- Location = 5/5
There is really only one reason you come to here and that is to visit the southern (remotest) part of Everglades National Park. For that purpose this campground in the perfect location. It’s right at the southern tip of the park with Florida Bay on one side and the wetlands on the other. Nearby visitor center (which is a short bike from camp) has displays, boat tours and kayak rentals. Plus there is easy access to hiking, birding & kayaking trails all around. For enjoying nature activities in the Park you can’t find a better location.
NOTE/ This campground 38 miles from the southern entrance and around 40+ miles from the nearest grocery & gas, so be sure to come prepared with groceries and gas (there is a small camp store onsite, but it only has a very limited supply of stuff).
- Pet Friendliness = 3.5/5
A pretty decent pet location with just a few key dings. Pets are allowed all around camp (which is very large) and also by the Bay (tent camping area) as well as on the lovely 1-mile trail between camp and the visitor center (Guy Bradley Trail), but they are not allowed within buildings or on ANY other trail inside the National Park. Also do NOT plan to take pets anywhere near or into the water here -> crocodiles & alligators are all-around and means the water is simply not safe for paws. Lastly, if the mosquitoes/bugs are bad this can be a very uncomfortable place for both humans and paws. So, be sure to call ahead on the skeeter situation before you come.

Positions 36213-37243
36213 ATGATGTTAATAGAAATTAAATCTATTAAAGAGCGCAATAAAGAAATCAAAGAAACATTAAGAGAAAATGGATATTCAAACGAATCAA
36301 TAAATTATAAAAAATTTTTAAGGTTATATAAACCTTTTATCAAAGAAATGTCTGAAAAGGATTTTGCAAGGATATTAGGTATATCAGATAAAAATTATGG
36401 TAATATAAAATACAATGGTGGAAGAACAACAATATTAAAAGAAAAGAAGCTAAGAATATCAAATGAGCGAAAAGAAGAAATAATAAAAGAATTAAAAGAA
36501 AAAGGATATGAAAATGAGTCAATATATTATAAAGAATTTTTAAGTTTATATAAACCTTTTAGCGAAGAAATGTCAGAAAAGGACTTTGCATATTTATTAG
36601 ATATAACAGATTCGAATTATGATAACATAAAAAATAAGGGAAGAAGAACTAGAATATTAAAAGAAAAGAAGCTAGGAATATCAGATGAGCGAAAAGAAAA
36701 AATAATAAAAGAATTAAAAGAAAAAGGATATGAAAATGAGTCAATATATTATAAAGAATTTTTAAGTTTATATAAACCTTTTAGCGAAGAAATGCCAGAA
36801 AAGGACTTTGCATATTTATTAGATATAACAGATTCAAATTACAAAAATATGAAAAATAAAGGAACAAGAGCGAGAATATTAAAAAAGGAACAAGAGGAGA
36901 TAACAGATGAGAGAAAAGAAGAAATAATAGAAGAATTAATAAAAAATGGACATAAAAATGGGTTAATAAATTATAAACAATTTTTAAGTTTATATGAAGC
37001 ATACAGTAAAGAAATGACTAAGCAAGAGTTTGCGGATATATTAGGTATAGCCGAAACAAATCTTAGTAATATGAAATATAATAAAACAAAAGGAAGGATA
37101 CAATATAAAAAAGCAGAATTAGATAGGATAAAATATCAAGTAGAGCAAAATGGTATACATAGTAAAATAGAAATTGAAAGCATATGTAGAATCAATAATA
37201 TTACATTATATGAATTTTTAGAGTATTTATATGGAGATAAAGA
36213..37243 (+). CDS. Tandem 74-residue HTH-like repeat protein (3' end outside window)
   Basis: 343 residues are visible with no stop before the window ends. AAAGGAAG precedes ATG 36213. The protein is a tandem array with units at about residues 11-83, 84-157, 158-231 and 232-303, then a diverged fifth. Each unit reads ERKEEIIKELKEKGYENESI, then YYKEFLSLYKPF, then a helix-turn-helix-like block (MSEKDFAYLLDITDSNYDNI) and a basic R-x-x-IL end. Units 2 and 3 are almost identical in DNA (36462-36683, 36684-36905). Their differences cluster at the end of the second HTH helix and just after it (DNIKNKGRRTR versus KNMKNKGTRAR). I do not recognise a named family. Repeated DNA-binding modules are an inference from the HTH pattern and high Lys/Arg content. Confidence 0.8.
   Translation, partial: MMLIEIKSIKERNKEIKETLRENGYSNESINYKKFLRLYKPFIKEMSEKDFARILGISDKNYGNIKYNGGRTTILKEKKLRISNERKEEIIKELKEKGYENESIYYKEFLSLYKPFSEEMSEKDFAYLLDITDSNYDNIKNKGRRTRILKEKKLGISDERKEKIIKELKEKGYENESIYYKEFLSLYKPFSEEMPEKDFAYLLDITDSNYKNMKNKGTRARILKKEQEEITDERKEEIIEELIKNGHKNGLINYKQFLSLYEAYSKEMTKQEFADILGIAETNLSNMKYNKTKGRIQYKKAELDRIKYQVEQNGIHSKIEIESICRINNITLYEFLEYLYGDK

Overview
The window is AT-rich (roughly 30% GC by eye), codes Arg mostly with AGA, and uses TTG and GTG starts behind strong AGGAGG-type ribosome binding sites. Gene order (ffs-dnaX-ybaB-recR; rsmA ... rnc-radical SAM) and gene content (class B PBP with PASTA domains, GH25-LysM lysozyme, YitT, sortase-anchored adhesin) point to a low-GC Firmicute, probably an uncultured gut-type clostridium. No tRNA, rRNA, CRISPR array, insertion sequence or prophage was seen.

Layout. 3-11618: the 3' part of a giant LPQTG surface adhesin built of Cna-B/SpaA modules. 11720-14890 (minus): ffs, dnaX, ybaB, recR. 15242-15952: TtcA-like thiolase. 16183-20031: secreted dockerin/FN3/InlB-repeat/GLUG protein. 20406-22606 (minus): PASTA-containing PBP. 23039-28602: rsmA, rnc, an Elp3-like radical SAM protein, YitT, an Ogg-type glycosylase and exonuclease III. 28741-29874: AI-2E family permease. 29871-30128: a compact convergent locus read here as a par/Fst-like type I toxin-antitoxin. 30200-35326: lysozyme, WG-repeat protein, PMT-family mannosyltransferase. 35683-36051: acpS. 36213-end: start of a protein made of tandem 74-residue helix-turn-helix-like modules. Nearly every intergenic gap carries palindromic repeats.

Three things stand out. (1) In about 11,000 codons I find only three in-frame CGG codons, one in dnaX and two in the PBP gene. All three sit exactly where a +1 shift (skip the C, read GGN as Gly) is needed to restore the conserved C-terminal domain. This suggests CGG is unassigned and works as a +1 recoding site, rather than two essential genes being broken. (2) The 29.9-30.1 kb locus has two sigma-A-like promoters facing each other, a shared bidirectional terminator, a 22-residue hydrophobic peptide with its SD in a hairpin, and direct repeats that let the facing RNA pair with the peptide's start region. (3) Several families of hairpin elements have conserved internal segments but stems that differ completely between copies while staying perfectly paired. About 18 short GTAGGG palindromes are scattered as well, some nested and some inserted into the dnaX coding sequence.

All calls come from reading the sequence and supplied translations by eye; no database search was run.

Overall Rating = 3.9
BONUS ALERT = Stay in one of the remotest & wildest campgrounds in Florida!
Video Overview: Want to see it in living color? Check out our short ~8 min overview here: https://www.youtube.com/watch?v=NuPTYkfvGBQ